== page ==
Last week during our Italian class, we had to talk about what typical things we would offer guests to our house.
One girl suggested ‘biscotti alla canella’ (cinnamon biscuits). Malcolm next to me went for ‘biscotti alla mandorla’ (almond biscuits). Now, I love biscuits, which is why I almost never buy them because they would get eaten too quickly and they are not full of healthy things, like cabbage is (which I was eating at dinnertime today, in a cider, cream and mustard sauce with butterbeans, leeks and thyme, served with stove-top butternut squash scones … but I digress).
So I chipped in ‘mi piacciono molto i biscotti al zenzero’ (I really like ginger biscuits). I didn’t get round to explaining they have to be the ones with big chunks of stem ginger in them.
Next thing, I’m being asked by the lovely Carlo (our stand-in teacher for the week); ‘se veniamo a casa tua stasera, ci serviresti i biscotti al zenzero?’ (if we were to come to your house tonight, would you serve us ginger biscuits?). Unfortunately, no, I have no ginger biscuits in the house (see above). But, luckily, I have something else very special. ‘Non, ma offrirei il cioccolato alla sale. Solo cioccolato che è fatto di 70% cacao, minimo’.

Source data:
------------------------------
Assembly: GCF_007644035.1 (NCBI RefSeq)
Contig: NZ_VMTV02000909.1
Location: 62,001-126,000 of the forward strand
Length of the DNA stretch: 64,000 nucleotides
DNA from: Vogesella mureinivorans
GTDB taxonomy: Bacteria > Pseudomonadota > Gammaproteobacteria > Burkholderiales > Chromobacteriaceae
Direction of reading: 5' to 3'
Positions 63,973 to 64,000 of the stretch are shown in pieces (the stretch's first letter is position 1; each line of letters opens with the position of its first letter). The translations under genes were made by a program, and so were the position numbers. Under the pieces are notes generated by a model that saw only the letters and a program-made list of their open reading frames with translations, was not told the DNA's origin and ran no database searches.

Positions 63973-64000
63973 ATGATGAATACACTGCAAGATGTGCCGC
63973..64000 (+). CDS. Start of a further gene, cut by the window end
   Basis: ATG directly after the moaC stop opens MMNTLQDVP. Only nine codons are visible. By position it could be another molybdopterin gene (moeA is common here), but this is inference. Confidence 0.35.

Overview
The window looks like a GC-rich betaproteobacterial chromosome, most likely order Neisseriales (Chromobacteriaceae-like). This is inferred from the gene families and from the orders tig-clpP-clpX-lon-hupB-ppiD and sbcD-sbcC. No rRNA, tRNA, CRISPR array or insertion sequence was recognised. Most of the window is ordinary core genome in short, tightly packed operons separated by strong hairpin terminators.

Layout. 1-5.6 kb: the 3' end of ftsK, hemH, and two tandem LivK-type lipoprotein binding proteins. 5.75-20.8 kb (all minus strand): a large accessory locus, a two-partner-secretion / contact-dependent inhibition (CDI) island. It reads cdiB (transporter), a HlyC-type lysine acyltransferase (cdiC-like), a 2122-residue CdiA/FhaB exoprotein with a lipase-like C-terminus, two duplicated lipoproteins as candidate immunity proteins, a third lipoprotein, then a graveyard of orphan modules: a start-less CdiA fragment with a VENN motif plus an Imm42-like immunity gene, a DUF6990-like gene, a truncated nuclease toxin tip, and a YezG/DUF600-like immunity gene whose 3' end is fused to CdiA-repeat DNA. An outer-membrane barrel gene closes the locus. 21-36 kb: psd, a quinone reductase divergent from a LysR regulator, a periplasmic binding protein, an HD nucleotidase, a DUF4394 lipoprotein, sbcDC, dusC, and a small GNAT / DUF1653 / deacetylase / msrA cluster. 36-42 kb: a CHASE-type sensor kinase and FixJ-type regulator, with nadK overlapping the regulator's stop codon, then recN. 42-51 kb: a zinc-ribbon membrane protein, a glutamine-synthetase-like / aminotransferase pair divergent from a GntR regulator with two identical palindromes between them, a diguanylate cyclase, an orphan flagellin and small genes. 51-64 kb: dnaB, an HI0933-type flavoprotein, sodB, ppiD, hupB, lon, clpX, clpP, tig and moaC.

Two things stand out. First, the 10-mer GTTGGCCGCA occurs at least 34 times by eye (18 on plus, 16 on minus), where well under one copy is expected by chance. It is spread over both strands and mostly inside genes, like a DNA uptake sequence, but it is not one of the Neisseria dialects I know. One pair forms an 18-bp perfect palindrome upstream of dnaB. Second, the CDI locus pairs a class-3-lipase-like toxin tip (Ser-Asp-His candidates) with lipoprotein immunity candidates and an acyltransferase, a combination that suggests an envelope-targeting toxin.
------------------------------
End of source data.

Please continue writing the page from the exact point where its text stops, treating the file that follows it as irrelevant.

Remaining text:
Salty dark chocolate. Ranks up there only with soft salty caramel wrapped in dark chocolate. I’ll also eat dark chocolate with chilli, lime, spices or orange. But it has to be dark.
According to Carlo, I’m very ‘cutting edge’, but I have to admit I was introduced to these delights by someone else, to whom I am forever grateful!
* Apologies for any language gaffes. It’s so much easier to hide mistakes when it’s not written down!